Charles H. Shaw

“Real estate development should enhance the value of property, improve the quality of the environment and strengthen the ties of community.” — Charles H. Shaw (1933-2006)


Charlie Shaw always said that the job of a developer was not to build buildings, but to create environments where people worked and lived. Homan Square was the clearest example of that guiding philosophy in his distinguished career.

Shaw was a real estate developer whose projects and leadership made a lasting impact both on Chicago’s skyline and its poorest neighborhood. A Brooklyn, New York native, Shaw came to Chicago to develop Lake Point Tower, the tallest residential development in the nation when it was completed in 1968. Chicago Mayor Richard J. Daley’s encouraging remarks at the groundbreaking convinced him that Chicago was the place for him to make his mark.

His firm, The Shaw Company, grew into a successful real estate development company with a reputation for tackling difficult mixed-use projects. The Shaw Company was responsible for the $180 million Chicago Hilton and Towers restoration, which sparked neighborhood development in Chicago’s South Loop. In New York, his innovative use of air rights allowed the Museum of Modern Art to accomplish a much needed expansion while constructing the Museum Tower Condominiums.

One of his most beloved projects was the Homan Square redevelopment in Chicago’s North Lawndale neighborhood. Shaw spearheaded a public/private/community partnership to transform the original Sears, Roebuck and Co. world headquarters into an anchor for redevelopment on the city’s far West Side. Homan Square’s comprehensive approach and successful mixed-income housing development was recognized as a national model for urban revitalization. He personally led the fund raising campaign to build the $30 million, award-winning Homan Square Community Center to serve the health, education and recreation needs of underserved local residents.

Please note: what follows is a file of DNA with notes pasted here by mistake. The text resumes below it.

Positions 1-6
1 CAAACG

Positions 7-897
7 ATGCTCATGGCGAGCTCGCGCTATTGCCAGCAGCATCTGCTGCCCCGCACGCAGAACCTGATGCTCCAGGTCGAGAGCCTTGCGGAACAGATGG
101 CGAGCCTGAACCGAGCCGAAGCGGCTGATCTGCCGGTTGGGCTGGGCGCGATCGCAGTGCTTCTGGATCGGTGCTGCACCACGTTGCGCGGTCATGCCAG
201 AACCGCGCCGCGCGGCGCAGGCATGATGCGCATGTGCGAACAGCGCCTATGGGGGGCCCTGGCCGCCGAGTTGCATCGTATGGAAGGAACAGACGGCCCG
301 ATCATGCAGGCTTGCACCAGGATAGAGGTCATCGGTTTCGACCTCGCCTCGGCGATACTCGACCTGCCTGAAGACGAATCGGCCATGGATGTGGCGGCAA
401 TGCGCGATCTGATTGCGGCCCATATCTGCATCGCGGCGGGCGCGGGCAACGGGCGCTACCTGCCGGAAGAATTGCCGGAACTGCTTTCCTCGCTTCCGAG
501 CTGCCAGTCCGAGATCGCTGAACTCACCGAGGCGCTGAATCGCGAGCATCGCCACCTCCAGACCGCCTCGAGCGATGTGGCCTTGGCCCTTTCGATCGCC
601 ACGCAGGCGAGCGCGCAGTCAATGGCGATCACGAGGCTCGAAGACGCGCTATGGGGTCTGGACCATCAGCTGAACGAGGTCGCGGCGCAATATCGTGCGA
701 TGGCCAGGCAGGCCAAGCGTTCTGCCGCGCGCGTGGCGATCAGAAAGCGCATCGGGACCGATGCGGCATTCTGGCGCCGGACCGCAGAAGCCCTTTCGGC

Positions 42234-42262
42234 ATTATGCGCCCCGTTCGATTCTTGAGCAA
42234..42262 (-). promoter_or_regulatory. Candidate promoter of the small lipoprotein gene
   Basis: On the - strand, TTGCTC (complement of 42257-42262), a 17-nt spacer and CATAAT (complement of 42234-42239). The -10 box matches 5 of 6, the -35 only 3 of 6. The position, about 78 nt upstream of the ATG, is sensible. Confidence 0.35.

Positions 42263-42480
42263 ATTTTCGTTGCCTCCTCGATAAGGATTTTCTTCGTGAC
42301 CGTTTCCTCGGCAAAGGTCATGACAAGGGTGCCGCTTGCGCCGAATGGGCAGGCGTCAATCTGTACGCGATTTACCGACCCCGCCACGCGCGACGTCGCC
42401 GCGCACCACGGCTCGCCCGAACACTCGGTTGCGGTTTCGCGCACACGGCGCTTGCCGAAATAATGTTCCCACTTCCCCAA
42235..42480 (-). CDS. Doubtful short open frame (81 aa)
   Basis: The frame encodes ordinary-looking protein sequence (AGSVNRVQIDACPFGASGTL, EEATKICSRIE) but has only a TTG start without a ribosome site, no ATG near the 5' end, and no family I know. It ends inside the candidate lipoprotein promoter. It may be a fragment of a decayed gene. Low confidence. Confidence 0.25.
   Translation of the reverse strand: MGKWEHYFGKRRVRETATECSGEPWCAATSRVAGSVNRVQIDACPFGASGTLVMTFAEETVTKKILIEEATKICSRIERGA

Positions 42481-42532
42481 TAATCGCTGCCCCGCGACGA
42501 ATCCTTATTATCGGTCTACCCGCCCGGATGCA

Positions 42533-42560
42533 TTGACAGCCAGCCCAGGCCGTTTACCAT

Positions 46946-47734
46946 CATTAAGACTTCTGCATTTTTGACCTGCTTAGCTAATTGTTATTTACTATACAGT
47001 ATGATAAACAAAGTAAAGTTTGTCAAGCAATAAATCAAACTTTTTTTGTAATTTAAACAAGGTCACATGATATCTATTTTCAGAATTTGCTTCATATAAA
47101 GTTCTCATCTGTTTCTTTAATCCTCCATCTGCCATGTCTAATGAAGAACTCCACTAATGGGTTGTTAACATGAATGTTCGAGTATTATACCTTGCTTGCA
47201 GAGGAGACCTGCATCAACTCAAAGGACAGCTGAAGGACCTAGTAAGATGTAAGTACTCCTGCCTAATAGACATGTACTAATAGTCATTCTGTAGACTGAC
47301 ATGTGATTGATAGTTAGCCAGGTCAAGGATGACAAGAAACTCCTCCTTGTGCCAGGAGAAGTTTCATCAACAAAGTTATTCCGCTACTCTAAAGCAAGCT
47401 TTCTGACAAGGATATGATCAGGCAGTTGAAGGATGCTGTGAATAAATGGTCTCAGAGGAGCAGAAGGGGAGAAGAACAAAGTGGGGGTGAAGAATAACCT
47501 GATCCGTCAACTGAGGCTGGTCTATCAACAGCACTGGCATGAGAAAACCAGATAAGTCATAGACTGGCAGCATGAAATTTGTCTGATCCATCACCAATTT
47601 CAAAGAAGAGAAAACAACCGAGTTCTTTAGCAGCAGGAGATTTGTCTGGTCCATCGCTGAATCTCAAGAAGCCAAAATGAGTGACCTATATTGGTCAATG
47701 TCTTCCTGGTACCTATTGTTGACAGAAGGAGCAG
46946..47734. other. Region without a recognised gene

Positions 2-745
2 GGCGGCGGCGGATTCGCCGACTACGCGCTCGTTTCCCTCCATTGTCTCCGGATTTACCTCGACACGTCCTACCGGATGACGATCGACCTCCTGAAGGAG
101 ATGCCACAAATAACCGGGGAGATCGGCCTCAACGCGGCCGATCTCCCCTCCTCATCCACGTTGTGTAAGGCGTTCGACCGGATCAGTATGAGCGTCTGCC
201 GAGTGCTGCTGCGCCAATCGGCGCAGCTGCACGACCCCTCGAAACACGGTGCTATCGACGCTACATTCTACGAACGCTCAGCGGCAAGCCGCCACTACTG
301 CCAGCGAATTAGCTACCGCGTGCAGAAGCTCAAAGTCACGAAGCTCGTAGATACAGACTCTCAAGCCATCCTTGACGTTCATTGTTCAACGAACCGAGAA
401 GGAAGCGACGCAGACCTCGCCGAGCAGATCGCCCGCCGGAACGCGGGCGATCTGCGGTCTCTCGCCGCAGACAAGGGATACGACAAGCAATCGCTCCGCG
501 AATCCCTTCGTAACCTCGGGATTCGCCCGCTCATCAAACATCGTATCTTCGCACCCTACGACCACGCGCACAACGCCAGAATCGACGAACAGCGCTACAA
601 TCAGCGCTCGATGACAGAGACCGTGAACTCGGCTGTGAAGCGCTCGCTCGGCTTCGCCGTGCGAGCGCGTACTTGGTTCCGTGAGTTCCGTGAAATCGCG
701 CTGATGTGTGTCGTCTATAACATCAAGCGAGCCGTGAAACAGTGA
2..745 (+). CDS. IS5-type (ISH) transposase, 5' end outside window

Homan Square brought together all of Charlie’s greatest strengths. His visionary leadership recognized the potential of places and project others could more easily ignore. North Lawndale had definitely been overlooked for decades. Charlie also believed in working in collaboration with residents and those directly affected by a project to create a winning result for everyone. Homan Square exemplifies that win-win approach.

More than a developer, Shaw was a committed civic and industry leader. He was a director of Harris Bancorp and Harris Trust & Savings Bank. He served as a trustee of Northwestern University, Rush University Medical Center, Illinois Institute of Technology, and as a director of The Rehabilitation Institute of Chicago. He was also active in the Economic Club of Chicago as well as the Financial Research and Advisory Committee and the Civic Committee of the Commercial Club. Shaw furthered his commitment to revitalizing underserved communities as an active leader of the Urban Land Institute, serving for several years as President.